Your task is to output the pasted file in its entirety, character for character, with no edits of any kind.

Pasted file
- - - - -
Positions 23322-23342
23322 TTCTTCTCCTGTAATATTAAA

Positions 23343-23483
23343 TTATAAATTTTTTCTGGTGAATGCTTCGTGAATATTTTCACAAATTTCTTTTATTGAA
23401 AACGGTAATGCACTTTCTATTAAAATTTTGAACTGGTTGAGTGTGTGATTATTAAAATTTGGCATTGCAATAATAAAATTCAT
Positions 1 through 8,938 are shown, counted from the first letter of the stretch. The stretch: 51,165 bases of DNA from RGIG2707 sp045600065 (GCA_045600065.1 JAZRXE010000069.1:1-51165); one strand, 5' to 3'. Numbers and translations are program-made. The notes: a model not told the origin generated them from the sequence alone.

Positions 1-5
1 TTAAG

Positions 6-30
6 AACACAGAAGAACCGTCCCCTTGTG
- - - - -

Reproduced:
Positions 23322-23342
23322 TTCTTCTCCTGTAATATTAAA

Positions 23343-23483
23343 TTATAAATTTTTTCTGGTGAATGCTTCGTGAATATTTTCACAAATTTCTTTTATTGAA
23401 AACGGTAATGCACTTTCTATTAAAATTTTGAACTGGTTGAGTGTGTGATTATTAAAATTTGGCATTGCAATAATAAAATTCAT
Positions 1 through 8,938 are shown, counted from the first letter of the stretch. The stretch: 51,165 bases of DNA from RGIG2707 sp045600065 (GCA_045600065.1 JAZRXE010000069.1:1-51165); one strand, 5' to 3'. Numbers and translations are program-made. The notes: a model not told the origin generated them from the sequence alone.

Positions 1-5
1 TTAAG

Positions 6-30
6 AACACAGAAGAACCGTCCCCTTGTG